Someone asked me recently why I ride my bike on the road.
I've crashed twice in the past four years (user error, I assure you), been honked at and/or nearly hit, and had cars pass close enough that I was able to pound on the rear door.
I'm not gonna lie, it can be frustrating and infuriating to ride on the road sometimes. On rare occasions, it is scary; never once have I considered giving it up.
I love it too damn much.
There is something completely freeing and near transcendent about riding a well-fitted and tuned bicycle. After a while, it really doesn't feel like a vehicle, but an extension of yourself. Many people I meet ask me how I can string 20, 30, or more miles together in one ride. Simple: it's all about the flow.
See, we studied Mihaly Csikszentmihyi's work on flow when I was in college and I've been fascinated by the concept ever since.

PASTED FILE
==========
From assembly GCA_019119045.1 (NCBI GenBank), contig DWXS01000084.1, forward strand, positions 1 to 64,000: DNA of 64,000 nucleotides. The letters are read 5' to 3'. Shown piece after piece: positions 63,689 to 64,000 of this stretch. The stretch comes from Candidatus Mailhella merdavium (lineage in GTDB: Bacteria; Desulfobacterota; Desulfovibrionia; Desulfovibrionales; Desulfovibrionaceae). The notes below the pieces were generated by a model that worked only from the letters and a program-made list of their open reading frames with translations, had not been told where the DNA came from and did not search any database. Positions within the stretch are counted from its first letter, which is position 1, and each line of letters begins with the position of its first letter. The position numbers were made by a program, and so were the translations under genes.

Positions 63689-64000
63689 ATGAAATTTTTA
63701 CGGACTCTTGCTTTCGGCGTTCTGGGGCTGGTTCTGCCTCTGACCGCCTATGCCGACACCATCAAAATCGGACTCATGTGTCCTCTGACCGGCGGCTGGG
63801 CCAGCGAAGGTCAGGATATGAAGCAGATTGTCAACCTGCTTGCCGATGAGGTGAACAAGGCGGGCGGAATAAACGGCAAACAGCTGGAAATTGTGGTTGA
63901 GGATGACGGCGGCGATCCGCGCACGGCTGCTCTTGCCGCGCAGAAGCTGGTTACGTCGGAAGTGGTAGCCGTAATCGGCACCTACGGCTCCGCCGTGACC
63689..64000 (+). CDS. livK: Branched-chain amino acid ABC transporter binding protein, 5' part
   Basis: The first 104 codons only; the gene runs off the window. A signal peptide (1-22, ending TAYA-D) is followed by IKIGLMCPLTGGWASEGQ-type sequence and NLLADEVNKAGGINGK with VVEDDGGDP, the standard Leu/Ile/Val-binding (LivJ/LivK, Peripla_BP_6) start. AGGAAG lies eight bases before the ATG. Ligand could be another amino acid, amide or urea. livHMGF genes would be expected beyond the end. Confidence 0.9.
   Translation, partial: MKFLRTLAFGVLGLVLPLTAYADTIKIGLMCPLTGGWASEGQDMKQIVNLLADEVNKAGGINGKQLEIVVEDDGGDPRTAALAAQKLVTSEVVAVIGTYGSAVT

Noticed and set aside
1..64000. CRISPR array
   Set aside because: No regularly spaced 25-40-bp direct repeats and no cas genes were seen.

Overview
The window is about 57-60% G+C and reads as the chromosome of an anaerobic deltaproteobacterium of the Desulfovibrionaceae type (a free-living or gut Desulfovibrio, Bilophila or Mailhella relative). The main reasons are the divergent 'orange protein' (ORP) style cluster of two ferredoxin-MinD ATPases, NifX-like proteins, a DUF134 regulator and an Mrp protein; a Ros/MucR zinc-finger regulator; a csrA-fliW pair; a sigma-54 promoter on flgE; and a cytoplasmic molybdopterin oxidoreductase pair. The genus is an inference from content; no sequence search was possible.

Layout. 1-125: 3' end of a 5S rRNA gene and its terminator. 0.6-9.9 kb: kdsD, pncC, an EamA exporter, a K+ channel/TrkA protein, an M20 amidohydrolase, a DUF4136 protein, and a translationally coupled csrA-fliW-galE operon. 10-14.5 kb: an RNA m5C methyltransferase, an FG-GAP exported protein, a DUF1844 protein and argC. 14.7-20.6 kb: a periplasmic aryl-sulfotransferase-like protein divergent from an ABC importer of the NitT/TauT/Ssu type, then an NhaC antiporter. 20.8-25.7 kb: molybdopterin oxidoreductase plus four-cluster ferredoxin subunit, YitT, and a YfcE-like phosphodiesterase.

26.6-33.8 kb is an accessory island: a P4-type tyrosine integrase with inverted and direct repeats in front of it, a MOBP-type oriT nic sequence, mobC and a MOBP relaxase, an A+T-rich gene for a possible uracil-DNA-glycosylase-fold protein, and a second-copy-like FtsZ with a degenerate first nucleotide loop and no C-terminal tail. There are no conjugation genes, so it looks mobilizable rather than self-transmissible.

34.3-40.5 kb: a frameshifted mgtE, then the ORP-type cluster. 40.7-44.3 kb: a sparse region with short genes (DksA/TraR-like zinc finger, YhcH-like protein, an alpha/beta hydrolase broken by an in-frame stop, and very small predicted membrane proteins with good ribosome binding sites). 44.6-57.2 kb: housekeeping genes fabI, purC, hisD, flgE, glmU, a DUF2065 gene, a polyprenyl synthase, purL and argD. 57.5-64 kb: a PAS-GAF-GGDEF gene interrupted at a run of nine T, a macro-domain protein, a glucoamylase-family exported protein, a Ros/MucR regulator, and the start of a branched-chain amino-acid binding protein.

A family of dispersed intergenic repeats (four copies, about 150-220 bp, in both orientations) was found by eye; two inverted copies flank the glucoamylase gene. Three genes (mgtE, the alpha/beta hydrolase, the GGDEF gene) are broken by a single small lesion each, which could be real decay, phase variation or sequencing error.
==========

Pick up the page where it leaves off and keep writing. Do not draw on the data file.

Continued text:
In his work, Flow: The Psychology of Optimal Experience, Csíkszentmihályi outlines his
theory that people are happiest when they are in a state of flow— a state of concentration
or complete absorption with the activity at hand and the situation. It is a state in which
people are so involved in an activity that nothing else seems to matter
We've all been on rides where the temperature's perfect, the sun is shining, the pedals are turning smoothly, and suddenly, boom, you're done. And you have little idea as to how you got there.
I love rides like that.
Until next time, ride long and keep the rubber-side down.